22.1. Introduction

Ordinary matter consists of atoms. Each atom consists of a nucleus, consisting of protons and neutrons, surrounded by a number of electrons. The masses of the electrons, protons and neutrons are listed in Table 22.1. Most of the mass of the atom is due to the mass of the nucleus.


mass (kg)
9.11 x 10-31
1.673 x 10-27
1.675 x 10-27

Table 22.1. Masses of the building blocks of atoms.

The diameter of the nucleus is between 10-15 and 10-14 m. The electrons are contained in a roughly spherical region with a diameter of about 2 x 10-10 m. In P121 it was shown that an object can only carry out circular motion if a radial force (directed towards the center of the circle) is present. Measurements of the velocity of the orbital electrons in an atom have shown that the attractive force between the electrons and the nucleus is significantly stronger than the gravitational force between these two objects. The attractive force between the electrons and the nucleus is called the electric force.

Experiments have shown that the electric force between two objects is proportional to the inverse square of the distance between the two objects. The electric force between two electrons is the same as the electric force between two protons when they are placed as the same distance. This implies that the electric force does not depend on the mass of the particle. Instead, it depends on a new quantity: the electric charge. The unit of electric charge q is the Coulomb (C). The electric charge can be negative, zero, or positive. Per definition, the electric charge on a glass rod rubbed with silk is positive. The electric charge of electrons, protons and neutrons are listed in Table 22.2. Detailed measurements have shown that the magnitude of the charge of the proton is exactly equal to the magnitude of the charge of the electron. Since atoms are neutral, the number of electrons must be equal to the number of protons.

The precise magnitude of the electric force that a charged particle exerts on another is given by Coulomb's law:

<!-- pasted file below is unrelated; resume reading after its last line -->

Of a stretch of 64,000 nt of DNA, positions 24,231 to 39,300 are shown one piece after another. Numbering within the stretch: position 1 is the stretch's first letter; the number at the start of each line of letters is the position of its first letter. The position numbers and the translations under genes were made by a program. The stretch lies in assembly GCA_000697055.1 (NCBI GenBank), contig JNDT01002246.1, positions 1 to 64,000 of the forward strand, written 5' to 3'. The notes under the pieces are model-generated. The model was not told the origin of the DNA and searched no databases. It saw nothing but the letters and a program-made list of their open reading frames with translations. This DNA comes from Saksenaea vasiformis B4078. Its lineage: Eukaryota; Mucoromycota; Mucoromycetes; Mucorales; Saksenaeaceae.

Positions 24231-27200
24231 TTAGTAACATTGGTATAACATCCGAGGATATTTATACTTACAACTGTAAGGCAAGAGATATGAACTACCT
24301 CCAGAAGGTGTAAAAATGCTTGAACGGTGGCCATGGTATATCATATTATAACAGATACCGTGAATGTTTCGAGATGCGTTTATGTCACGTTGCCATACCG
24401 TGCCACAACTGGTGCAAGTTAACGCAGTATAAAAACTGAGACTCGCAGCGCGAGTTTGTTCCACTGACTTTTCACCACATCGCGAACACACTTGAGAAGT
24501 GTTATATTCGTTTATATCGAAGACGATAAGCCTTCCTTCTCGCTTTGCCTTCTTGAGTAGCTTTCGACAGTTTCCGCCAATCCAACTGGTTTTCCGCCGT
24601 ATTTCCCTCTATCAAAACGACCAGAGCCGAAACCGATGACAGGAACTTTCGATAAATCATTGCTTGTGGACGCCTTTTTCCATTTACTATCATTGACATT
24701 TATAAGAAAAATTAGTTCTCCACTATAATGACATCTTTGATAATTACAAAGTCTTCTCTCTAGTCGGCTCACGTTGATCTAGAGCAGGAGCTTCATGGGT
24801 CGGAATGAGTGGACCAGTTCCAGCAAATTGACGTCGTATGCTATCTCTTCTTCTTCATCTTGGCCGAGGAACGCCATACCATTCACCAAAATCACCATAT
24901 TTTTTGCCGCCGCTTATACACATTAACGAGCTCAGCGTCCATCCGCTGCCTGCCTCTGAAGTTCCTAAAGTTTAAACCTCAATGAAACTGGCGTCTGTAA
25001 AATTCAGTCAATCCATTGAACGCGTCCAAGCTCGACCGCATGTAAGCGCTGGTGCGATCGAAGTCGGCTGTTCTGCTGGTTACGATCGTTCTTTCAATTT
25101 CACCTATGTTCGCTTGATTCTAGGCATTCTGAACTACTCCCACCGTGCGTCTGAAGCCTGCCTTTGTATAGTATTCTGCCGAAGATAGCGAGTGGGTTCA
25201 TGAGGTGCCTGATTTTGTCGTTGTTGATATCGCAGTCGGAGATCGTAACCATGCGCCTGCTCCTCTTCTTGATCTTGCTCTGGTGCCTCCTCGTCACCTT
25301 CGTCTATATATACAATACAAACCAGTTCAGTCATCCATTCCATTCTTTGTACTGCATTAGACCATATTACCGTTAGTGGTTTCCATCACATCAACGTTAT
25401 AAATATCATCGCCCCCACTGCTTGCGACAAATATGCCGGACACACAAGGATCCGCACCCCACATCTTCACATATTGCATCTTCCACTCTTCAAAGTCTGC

" The magnitude of the electric force that a particle exerts on another particle is directly proportional to the product of their charges and inversely proportional to the square of the distance between them. The direction of the force is along the line joining the particles. "


charge (C)
- 1.6 x 10-19
1.6 x 10-19

Table 22.2. Electric charges of the building blocks of atoms

The electric force Fc can be written as



q1 and q2 are the charges of particle 1 and particle 2, respectively

r is the distance between particle 1 and particle 2 (see Figure 22.1)

[epsilon]0 is he permittivity constant: [epsilon]0 = 8.85 x 10-12 C2/(N . m2)

This formula applies to elementary particles and small charged objects as long as their sizes are much less than the distance between them.

Figure 22.1. Electric force between two charged objects.

An important difference between the electric force and the gravitational force is that the gravitational force is always attractive, while the electric force can be repulsive (Fc > 0), zero, or attractive (Fc < 0), depending on the charges of the particles. Table 22.3 lists the gravitational and the Coulomb force between electrons, protons and neutrons when they are separated by 1 x 10-10 m. This table shows clearly that the electric force dominates the motion of electrons in atoms. However, on a macroscopic scale, the gravitational force dominates. Since most macroscopic objects are neutral, they have an equal number of protons and electrons. The attractive force between the electrons in one body and the protons in the other body is exactly canceled by the repulsive force between the electrons in the two bodies.